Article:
Indeed, subtle isn’t the right word to use for The Man Who Invented Christmas. It sadly doesn’t include the famous story about Dickens misreading a grave to come up with his main character’s name, but there is a sequence where Dickens hears a man talk about the “surplus population”, then sees two children resembling Ignorance and Want, then comes across an unmourned death. Scrooge represents Dickens’ dark side, and his redemption means Dickens’ own, which is more or less firmly said in the film’s finale.

That is not to say this makes it a bad film; the original Christmas Carol wasn’t exactly all that subtle itself, after all. The film still manages to be fun and festive, capturing some of the holiday cheer of the original novel. Stevens is a delight to watch as Dickens, and Plummer is a fantastic Scrooge. Like Michael Caine in The Muppet Christmas Carol, I would like to see him play the role in an actual adaptation, along with Donald Sumpter as Marley, who I would have liked to see more of in this film. The film has some creative ways of bringing the ghosts to life, as it were, like making the Ghost of Christmas Yet to Come a gigantic, gangly figure that creaks when it moves.

On a side note, Plummer also appears as King Herod in this year’s The Star and the Jesus of Nazareth miniseries, and voiced Barnaby the crooked man in an animated adaptation of Babes in Toyland, so he’s an actor who’s played Scrooge among other Christmas villains. The only other actor I can think of off-hand who can also boast that is Jim Carrey.

The Man Who Invented Christmas isn’t perfect, but with its fine acting and visuals, it’s a good film if you’re looking for something to get you into the spirit early.

Thor Ragnarok Review

Spoilers may follow

Another day, another Marvel Cinematic Universe, and I fear that when writing this review, I’ll be repeating my reviews of previous entries in this franchise. It’s fun, the characters are well-played and have good dialogue etc. Indeed, while I did find Thor: Ragnarok entertaining and enjoyable, there was still the sense that this universe has almost run its course.

Don’t get me wrong, there’s a lot to like about Thor: Ragnarok. Chris Hemsworth and Tom Hiddleston again do commendable jobs as their respective Norse gods, and Mark Ruffalo is a hilarious highlight, both as a battle-loving Hulk and a confused Bruce Banner. He gets the lion’s share of the most memorable scenes, proving that Hulk is indeed the one when you want to have fun.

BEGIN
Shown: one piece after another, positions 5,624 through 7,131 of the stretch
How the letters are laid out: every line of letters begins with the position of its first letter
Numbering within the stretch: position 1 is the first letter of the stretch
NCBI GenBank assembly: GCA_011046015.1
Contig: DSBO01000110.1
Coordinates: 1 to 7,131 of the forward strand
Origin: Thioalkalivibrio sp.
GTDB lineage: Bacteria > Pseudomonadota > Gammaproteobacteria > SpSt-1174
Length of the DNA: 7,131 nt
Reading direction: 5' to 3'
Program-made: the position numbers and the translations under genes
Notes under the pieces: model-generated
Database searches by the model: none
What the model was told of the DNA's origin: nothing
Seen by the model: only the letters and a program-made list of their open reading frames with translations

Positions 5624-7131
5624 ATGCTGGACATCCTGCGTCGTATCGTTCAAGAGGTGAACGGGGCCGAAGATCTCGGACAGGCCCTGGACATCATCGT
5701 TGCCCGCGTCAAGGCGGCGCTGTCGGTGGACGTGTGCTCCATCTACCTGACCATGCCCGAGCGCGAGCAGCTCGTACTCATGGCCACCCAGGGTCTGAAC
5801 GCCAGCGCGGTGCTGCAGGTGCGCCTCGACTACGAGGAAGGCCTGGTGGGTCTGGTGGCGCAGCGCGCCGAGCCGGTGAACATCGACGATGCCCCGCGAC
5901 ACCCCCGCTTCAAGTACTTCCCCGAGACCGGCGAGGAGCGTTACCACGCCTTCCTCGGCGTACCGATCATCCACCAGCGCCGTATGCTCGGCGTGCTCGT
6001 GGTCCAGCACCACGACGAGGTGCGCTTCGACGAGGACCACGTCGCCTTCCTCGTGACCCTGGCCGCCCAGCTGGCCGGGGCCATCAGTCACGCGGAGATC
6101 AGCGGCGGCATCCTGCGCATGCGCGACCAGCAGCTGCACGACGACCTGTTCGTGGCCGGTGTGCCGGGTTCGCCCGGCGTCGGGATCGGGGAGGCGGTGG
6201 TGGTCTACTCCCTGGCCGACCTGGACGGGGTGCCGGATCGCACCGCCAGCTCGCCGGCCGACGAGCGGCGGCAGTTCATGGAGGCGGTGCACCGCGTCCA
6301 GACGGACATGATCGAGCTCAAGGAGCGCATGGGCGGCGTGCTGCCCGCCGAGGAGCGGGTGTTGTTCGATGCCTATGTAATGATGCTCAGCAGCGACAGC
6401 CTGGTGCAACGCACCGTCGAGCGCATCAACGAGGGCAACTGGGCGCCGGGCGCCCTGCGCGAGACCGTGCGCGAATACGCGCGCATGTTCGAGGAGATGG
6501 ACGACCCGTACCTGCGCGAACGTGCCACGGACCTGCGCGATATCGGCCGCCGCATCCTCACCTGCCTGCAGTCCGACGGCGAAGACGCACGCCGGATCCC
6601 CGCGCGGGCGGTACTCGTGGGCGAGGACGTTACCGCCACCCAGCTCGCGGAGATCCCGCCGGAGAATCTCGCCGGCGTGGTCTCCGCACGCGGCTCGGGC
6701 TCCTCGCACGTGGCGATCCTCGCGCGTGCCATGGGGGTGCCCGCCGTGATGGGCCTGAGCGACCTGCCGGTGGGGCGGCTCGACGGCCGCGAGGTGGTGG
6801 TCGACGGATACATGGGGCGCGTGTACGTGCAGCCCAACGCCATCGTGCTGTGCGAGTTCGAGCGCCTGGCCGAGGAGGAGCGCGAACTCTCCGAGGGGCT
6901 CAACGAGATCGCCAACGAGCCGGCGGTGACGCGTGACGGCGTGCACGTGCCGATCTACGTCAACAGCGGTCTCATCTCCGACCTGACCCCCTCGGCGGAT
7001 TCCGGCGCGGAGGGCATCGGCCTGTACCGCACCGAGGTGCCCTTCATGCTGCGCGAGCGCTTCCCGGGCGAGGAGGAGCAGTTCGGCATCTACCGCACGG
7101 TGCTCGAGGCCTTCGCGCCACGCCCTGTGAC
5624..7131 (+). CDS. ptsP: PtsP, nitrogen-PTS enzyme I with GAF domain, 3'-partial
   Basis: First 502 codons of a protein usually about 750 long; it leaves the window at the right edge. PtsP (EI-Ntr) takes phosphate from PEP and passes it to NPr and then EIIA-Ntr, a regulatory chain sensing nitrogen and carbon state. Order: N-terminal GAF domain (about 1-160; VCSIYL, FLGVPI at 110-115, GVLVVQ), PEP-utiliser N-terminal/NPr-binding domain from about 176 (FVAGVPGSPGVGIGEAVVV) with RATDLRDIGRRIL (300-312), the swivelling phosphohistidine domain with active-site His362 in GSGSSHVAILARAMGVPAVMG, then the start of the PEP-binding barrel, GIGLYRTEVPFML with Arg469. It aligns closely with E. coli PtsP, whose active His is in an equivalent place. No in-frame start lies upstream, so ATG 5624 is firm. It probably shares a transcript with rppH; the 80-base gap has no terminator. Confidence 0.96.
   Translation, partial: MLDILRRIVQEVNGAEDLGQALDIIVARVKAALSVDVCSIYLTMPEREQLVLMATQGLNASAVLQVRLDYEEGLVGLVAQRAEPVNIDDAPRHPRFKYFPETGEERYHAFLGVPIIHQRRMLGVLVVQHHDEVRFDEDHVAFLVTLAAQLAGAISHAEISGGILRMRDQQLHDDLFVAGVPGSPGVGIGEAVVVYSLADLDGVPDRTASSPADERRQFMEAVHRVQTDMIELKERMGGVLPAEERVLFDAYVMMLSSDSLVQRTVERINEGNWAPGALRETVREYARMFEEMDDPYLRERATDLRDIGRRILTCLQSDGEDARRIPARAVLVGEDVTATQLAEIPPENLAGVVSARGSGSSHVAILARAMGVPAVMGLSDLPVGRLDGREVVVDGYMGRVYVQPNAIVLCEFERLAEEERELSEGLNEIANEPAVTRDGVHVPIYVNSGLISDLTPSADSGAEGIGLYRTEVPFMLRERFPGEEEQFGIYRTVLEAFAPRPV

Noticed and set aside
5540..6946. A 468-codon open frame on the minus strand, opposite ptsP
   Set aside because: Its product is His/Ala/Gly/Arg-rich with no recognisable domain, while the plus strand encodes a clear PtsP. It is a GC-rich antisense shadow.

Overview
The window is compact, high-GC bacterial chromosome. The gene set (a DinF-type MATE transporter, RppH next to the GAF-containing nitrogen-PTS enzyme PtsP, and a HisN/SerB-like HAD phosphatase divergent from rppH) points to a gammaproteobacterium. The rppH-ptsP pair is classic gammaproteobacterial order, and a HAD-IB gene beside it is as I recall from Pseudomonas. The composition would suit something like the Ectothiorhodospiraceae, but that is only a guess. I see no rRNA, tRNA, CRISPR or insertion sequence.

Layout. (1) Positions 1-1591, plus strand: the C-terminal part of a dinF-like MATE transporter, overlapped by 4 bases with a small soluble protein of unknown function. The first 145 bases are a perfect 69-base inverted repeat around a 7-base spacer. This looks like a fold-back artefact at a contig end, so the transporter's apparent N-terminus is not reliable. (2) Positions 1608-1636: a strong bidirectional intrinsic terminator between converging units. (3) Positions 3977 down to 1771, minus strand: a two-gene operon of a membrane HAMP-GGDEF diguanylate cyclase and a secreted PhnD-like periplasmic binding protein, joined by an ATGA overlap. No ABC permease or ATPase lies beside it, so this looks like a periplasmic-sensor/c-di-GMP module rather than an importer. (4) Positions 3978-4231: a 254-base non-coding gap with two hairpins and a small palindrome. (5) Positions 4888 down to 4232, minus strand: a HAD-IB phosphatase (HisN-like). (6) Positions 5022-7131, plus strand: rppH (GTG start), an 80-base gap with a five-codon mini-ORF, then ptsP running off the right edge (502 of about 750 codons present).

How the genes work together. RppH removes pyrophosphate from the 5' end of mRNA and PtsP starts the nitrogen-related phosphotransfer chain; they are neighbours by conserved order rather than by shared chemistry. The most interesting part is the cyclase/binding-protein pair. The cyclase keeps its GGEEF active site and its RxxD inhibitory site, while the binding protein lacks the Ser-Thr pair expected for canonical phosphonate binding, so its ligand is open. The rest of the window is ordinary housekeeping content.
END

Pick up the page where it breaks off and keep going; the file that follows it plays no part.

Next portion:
There, however, still exists the typical MCU problem of an uninteresting villain, especially annoying given this villain had potential. Hela (Cate Blanchett) is Thor’s older sister and goddess of death, so she could have been an interesting antagonist, but sadly, she just comes off as your typical evil sorceress, the type you’d find in abundance in, well, Disney films.

There is still a lot of fun to be had, and some of the jokes really work well, like utilising “Pure Imagination” of all songs. Yet there still is the sense of “second verse same as the first”, that so much of this has been done before and done better in previous MCU films. It’s a space adventure like this year’s Guardians of the Galaxy Vol II, yet doesn’t have as much heart as that film did. The villain, as said before, isn’t as interesting as the Vulture was in the last MCU film.

So I am recommending you give Thor: Ragnarok a watch; you’ll enjoy yourself, it’s good to watch while munching on a big bag of popcorn. It just feels like something’s missing.

Halloween Review: The Addams Family

What are you planning on doing this Halloween? You may be too old for trick-or-treating, and you may not be in the mood for a party, but the best way to spend Halloween is watching a fun spooky movie or binge-watching a fun spooky TV show. If you want a TV show or a movie to get you in the Halloween mood, you could certainly do worse than The Addams Family.

Based on characters created by Charles Addams for a series of cartoons in The New Yorker, The Addams Family hit TV screens in 1964, running until 1966. The characters were nameless in the cartoons, but the TV show was when they became known as Gomez, Morticia etc. (One suggested name for Pugsley was Puberty, which would later be the name of the Addams’s third child in Addams Family Values). A family with bizarre tastes, living in a Gothic mansion with a torture room playroom, a lion as a pet and a zombie-esque creature as a butler. Yet despite their quirks, the characters remained strangely likeable.

True, there are some elements of the TV show that are pretty dated. When a robot assistant is made for Lurch, the robot is “played” by Forbidden Planet‘s Robbie, and the Addams even have a big B-Movie sci-fi computer. Though an episode featuring said computer – where Gomez runs for mayor – is strangely relevant today, given that Gomez learns in order to defeat a sneaky, underhanded politician, he has to be sneaky and underhanded himself, and people are willing to vote for Gomez because he makes ridiculous promises and politicians are known not to keep promises.